Google Talk for iPhone Shows Apple SDK Restrictions
A few days ago, Google released the official Google Talk app for the iPhone and it’s not exactly what you would expect. The problem I found with it was that in order to receive instant messages, the application needs to be open in your Safari browser. Otherwise, your status will be changed to “unavailable” when you head off to another browser window or app, only to have your Google Talk session restarted when you return.
It’s a web-based program that does not install onto your device. On one hand, that’s a great feature, on the other, it’s severely hampered. What at first seems like a great alternative to using text messages ends up being a useless application. I often find I have text conversations over the course of a half hour or so if I am planning an evening with friends or figuring out where my wife and I are going to go for dinner. Here’s the thing – I will work on plenty of other things during my “conversation” such as taking calls, browsing the internet, and more. I’m not confined to keeping my SMS program open.
Now, this isn’t Google’s fault. Rather, it’s a limitation of the Apple SDK. We all know that Google is not going to start offering this as a program you have to buy to get the full features. Their mobile team puts out the best app they can with what they are given. So what’s the deal? The Apple kit does not allow for applications like this to run in the background. My guess is that they are working on their own branded messaging client (iChat?) that people can buy through the App Store come July 11th, or later. Selling something for a few bucks that lets users stay connected to each other. Whether or not it would be only for iPhone users only is debatable at this point. AT&T has to be gnashing their teeth over something like this as they want to push their $20 unlimited text package on users. If Apple comes out with a viable alternative, that’s an awful lot of monthly revenue going out Ma Bell’s window.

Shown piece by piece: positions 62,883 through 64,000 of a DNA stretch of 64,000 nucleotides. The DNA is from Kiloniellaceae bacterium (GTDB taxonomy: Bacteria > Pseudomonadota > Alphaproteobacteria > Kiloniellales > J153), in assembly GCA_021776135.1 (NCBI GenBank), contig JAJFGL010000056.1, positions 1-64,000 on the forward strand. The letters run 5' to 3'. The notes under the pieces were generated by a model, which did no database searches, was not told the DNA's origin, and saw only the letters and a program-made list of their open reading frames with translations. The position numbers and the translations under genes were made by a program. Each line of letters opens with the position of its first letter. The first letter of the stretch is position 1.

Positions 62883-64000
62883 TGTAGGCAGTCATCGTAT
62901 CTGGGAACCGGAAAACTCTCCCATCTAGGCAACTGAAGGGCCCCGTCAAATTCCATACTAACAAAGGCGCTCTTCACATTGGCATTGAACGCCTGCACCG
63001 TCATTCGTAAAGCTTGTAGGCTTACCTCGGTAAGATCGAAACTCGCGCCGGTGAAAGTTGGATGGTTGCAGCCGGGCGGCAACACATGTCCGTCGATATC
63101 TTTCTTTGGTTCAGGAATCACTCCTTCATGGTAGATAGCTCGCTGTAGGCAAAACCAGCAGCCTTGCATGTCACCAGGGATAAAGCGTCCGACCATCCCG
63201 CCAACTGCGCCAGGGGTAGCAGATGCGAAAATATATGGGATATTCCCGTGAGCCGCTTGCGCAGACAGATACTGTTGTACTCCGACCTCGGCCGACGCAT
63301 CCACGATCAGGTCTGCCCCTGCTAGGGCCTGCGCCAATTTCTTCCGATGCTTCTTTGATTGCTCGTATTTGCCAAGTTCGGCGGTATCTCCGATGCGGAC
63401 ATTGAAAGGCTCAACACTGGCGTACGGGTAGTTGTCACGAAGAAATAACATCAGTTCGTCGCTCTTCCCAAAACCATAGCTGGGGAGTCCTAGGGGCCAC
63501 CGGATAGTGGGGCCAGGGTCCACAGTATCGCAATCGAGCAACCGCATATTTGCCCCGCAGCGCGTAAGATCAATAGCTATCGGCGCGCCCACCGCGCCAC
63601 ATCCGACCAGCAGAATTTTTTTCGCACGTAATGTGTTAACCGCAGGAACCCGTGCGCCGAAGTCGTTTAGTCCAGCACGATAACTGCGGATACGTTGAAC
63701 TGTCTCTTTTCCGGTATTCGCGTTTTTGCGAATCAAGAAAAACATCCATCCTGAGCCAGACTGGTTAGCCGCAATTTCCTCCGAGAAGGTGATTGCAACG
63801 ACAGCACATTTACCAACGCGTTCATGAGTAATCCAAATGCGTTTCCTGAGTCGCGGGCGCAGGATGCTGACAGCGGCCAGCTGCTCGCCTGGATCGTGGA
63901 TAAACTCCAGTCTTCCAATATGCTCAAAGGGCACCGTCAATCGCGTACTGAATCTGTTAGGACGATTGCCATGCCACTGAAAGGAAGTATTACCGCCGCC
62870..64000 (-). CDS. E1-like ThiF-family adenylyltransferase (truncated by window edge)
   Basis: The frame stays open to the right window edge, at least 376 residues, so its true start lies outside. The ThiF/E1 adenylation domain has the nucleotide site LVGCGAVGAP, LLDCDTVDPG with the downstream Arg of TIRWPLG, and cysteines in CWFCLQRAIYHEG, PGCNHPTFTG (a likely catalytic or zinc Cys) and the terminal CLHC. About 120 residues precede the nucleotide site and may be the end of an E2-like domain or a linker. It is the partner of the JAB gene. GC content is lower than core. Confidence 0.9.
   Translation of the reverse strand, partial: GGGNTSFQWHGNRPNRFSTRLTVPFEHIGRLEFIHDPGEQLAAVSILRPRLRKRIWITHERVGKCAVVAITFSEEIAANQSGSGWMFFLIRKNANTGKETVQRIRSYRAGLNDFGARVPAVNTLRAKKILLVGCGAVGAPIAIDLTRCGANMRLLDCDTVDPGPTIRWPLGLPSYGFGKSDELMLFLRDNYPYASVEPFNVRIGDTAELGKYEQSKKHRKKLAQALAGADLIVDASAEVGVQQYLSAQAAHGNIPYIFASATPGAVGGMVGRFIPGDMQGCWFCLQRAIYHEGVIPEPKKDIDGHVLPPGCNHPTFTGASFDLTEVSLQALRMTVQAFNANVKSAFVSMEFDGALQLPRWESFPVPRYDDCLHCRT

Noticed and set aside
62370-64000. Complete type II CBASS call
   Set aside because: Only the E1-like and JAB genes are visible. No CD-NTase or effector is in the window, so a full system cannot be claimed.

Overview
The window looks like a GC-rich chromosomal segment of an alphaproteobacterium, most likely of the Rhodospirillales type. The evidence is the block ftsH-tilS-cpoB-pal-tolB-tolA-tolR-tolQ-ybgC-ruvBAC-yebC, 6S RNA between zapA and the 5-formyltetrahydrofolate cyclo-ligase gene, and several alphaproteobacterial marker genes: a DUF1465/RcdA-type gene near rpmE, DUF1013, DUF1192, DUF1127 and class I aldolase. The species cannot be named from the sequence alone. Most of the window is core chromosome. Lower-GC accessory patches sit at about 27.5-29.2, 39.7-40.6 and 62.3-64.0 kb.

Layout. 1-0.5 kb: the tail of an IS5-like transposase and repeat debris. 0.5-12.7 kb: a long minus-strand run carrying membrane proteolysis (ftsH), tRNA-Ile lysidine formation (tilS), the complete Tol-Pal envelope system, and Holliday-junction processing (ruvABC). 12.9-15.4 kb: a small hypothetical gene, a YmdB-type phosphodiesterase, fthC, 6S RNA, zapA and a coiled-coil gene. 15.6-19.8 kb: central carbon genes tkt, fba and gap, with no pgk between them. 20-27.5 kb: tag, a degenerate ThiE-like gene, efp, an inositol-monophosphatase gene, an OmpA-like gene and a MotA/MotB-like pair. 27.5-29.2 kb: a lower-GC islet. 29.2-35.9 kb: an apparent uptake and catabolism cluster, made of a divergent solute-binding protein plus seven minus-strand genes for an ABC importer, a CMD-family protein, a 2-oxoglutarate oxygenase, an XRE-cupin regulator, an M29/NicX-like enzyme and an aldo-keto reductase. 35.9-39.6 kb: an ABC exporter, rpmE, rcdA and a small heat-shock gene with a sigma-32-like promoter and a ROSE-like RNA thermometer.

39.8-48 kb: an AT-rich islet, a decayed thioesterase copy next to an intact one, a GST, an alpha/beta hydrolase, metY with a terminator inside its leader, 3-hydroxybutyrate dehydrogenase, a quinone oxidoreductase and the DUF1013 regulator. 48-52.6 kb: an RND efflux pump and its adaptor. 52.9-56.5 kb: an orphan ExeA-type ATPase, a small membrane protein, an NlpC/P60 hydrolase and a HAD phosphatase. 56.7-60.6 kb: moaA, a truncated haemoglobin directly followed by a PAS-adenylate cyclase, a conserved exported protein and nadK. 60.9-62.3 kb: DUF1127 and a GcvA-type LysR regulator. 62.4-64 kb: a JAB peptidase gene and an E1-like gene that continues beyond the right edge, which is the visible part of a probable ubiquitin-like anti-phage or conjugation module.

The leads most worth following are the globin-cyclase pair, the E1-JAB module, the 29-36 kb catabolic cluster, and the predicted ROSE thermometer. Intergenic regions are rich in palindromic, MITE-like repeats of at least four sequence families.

Would an Android version of the same program act in similar manner? Probably not. An early version of the Android SDK has been hacked onto a Nokia n810 internet tablet. It’s already known that an XMPP service is running in the background at all times. This is promising, as it would have programs like Google Talk could be always on. Seriously, who wants their chat program set up so that the only time you can talk with friends is if both people have the exact same websites up on their phones at the exact same time?
A fully realized version would run in the background. It would also allow for VoIP conversation. I might be daydreaming here, but I picture something like this; A phone that jumps to Wi-Fi when it’s available and allows for conversations through GTalk much like the desktop version. Skype would also be a logical application to take advantage of phones capable of Wi-Fi calling. It’s a reach, but eBay is a founding member of the Open Handset Alliance and the current owner of Skype. Maybe Android could see an application coming that will do just those things. They spent over $2.5 billion dollars for it a couple years ago and have yet to do anything major with it.
You might also like
Today’s the long-anticipated day that the Motorola Droid Bionic hit Verizon shelves around the country. Officially announced just yesterday, the new hotness will set you back a cool $300 with
NXP, the company that manufactured the NFC chip found in the Nexus S, has just announced their latest partner: Sony Ericsson. It’s surprising to me that SE didn’t announce this on their own, but that’s another story for another day. The big news here is that good ol’ Sony Ericsson has beaten several of the major manufacturers by using NFC chips in future Android devices.
If you’ve checked out the new Hangouts app on AT&T, chances are you’re pretty familiar with the message stating “You must be connected to a Wi-Fi network to join a